Tamara: You, and my family calling to check on me and stuff like that. It’s just, sometimes, I feel like I don’t have the support system. You know, it’s just me being a teenager. ith this sickle cell, everything is a miracle for me, because, to me, every time I’m in pain or something and feel like something’s going to go wrong, something really bad’s going to happen, anything’s a miracle for me if I can stop being in pain or just, you know, the simple stuff with the pain and stuff. When I was at risk of having another stroke with that TIA I had, that was the miracle, because that day, I really wanted to start crying, because I was in a hospital bed. I didn’t know what was going on, I just saw everybody over my head before and after I woke up. It was just a miracle, because, before, I just thought, ‘I’m going to die today.’ I always think that because I have sickle cell and I be in so much pain, I think so much can go wrong. So that was a miracle, that they had put me back on a blood transfusion to prevent having another stroke. So anything’s a miracle for me. That was a big miracle for me.

Candice: When I look at you or glance at you, I think I have a strong, beautiful, determined child. She doesn’t give up on anything. She’s determined to do everything. She has big dreams, she has goals. I just think you’re just so strong. I think you’re stronger than a lot of teenagers.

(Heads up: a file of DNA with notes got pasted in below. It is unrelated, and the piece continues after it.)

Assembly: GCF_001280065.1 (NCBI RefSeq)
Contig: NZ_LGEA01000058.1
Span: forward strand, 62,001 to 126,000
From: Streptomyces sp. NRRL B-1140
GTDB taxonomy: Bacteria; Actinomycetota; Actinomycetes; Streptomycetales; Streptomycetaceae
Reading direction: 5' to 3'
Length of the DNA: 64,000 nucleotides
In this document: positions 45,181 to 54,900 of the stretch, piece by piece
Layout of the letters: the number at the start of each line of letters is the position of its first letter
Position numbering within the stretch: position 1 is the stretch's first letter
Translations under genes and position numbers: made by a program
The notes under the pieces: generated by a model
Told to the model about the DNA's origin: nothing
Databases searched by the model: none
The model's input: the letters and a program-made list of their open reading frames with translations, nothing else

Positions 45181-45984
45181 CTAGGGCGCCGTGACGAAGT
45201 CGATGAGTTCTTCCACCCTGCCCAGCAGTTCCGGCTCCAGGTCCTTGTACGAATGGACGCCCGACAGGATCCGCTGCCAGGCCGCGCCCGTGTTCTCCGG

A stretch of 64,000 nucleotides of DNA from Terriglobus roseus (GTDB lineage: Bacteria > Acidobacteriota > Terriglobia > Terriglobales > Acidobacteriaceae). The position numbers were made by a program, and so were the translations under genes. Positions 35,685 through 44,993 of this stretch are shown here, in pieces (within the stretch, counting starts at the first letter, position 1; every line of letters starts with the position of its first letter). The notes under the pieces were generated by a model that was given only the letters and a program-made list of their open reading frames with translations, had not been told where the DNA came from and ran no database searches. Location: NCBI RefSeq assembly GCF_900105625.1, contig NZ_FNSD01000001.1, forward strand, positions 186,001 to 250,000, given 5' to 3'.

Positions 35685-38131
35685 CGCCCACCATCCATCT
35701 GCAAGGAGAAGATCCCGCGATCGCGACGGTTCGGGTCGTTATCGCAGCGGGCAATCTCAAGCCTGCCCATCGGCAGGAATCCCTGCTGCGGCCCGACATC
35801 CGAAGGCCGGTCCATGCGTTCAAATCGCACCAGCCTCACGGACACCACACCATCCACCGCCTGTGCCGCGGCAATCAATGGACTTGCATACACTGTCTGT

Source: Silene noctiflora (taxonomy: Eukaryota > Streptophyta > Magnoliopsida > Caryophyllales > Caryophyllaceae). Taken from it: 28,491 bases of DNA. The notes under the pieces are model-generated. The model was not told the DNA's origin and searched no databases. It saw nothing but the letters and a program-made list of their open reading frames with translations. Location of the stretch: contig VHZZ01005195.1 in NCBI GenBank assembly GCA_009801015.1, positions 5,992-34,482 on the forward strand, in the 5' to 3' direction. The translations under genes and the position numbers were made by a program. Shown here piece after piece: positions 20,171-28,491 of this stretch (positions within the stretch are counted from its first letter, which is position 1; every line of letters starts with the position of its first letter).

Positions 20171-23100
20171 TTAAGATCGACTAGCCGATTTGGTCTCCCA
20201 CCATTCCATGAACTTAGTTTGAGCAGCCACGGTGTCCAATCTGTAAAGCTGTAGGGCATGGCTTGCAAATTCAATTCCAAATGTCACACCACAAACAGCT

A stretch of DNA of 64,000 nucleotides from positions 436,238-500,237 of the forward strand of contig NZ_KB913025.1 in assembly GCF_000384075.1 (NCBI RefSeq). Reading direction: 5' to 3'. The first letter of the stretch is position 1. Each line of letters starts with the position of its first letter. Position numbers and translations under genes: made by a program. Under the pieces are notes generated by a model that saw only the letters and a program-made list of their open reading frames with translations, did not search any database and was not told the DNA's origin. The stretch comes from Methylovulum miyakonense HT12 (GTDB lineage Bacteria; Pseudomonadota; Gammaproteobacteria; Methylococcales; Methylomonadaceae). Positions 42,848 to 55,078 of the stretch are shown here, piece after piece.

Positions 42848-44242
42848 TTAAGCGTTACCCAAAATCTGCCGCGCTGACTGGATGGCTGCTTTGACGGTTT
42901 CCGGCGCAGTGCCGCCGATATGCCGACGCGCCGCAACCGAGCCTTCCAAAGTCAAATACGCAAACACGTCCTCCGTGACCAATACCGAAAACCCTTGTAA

Tamara: I’m not going to lie. It’s most times I be wanting to give up so much, but I know I’m so determined. Whether it’s at school and I’m struggling and just frustrated, I try to get through it. Whether it’s through any activity, I know I’m strong, I know I can do it, even though I get frustrated.

Give to Children’s Minnesota during Sickle Cell Awareness Month

When you donate to Children’s Minnesota, you help families like Tamara’s. Your gift this month directly supports the cancer and blood disorders program at Children’s Minnesota, a team that cares for more than 3,000 kids — from babies to young adults — every year. We rely on your donations to surround every child in our Minnesota hospitals with the most extraordinary care: highly specialized, deeply compassionate, and designed to gives families strength when they need it most. Donate now at

We wish to extend our thanks to the families who have shared their story here about the impact of living with hemophilia and sickle cell disease. We would also like to thank the many who worked on this project:

The Children’s Minnesota StoryCorps Legacy Team:
Eddie Gonzalez, Jocelyn Bessette Gorlin, Susan Kearney, Stephen Nelson, Margaret Heisel-Kurth, Stephanie Davis, Angela Blue, Elizabeth McDonough, Jill Swenson and Alisa Linne.

Special thanks to:
Stephanie Moua, Hamdi Hussein, Sadia Farah, Fatima Ali, Caillyn Costello, Suzanne Lehman, Suzan Ulrich, D'Ann Urbaniak Lesch, Justin Nelson, Allison Albright, Marvin Holmes-Leopold, Jose Rodriguez and Mitch Hare.

Minneapolis Institute for Production and Recording:
Jose Rodriguez and Mitch Hare.